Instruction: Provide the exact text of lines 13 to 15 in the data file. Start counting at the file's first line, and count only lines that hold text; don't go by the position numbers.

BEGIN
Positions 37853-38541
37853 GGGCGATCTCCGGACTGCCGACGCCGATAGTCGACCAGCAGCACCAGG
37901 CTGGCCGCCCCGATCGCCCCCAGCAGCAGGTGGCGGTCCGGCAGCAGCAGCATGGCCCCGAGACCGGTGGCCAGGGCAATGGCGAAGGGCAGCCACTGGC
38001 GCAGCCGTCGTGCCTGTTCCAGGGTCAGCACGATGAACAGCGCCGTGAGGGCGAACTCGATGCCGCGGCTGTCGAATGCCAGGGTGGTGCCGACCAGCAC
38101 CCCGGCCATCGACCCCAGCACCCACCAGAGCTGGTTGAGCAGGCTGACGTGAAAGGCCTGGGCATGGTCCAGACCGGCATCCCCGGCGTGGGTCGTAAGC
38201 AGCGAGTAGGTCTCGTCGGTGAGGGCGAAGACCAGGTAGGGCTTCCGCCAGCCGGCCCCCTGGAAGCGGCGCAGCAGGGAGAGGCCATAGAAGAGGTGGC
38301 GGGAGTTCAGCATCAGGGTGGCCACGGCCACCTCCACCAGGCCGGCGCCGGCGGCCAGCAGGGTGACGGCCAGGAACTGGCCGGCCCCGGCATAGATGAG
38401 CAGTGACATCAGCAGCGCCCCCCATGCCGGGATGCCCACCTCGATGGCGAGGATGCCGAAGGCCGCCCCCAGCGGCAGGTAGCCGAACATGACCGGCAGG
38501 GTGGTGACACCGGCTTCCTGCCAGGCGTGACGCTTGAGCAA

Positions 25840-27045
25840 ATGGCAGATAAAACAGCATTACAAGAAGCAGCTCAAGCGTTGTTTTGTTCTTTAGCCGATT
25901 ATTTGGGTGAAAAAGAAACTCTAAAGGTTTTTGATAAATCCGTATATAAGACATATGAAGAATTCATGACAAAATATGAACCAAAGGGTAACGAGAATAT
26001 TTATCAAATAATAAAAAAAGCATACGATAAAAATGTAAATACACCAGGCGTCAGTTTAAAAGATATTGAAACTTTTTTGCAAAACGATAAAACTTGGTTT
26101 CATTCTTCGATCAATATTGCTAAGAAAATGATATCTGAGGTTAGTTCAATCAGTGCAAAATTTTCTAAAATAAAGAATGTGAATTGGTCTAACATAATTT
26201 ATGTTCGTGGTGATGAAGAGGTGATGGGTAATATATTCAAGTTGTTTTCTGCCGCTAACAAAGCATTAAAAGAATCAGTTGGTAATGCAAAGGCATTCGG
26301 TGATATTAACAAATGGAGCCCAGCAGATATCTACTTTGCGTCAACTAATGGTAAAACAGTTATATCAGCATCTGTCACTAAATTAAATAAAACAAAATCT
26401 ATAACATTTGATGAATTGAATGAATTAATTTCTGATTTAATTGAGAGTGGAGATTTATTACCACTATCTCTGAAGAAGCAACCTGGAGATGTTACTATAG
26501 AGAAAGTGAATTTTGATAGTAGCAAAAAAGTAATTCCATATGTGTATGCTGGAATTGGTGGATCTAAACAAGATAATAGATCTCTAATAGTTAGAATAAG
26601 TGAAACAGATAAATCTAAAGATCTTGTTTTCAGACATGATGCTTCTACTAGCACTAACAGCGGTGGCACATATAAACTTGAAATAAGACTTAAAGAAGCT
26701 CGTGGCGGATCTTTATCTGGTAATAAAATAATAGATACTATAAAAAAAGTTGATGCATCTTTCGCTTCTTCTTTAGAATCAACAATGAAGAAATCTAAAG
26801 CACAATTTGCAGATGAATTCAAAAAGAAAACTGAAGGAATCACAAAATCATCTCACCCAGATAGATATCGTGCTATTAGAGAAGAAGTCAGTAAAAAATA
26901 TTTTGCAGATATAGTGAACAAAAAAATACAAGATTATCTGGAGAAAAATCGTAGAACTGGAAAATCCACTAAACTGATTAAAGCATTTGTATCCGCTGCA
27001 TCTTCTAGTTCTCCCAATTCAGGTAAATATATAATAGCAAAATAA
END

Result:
26001 TTATCAAATAATAAAAAAAGCATACGATAAAAATGTAAATACACCAGGCGTCAGTTTAAAAGATATTGAAACTTTTTTGCAAAACGATAAAACTTGGTTT
26101 CATTCTTCGATCAATATTGCTAAGAAAATGATATCTGAGGTTAGTTCAATCAGTGCAAAATTTTCTAAAATAAAGAATGTGAATTGGTCTAACATAATTT
26201 ATGTTCGTGGTGATGAAGAGGTGATGGGTAATATATTCAAGTTGTTTTCTGCCGCTAACAAAGCATTAAAAGAATCAGTTGGTAATGCAAAGGCATTCGG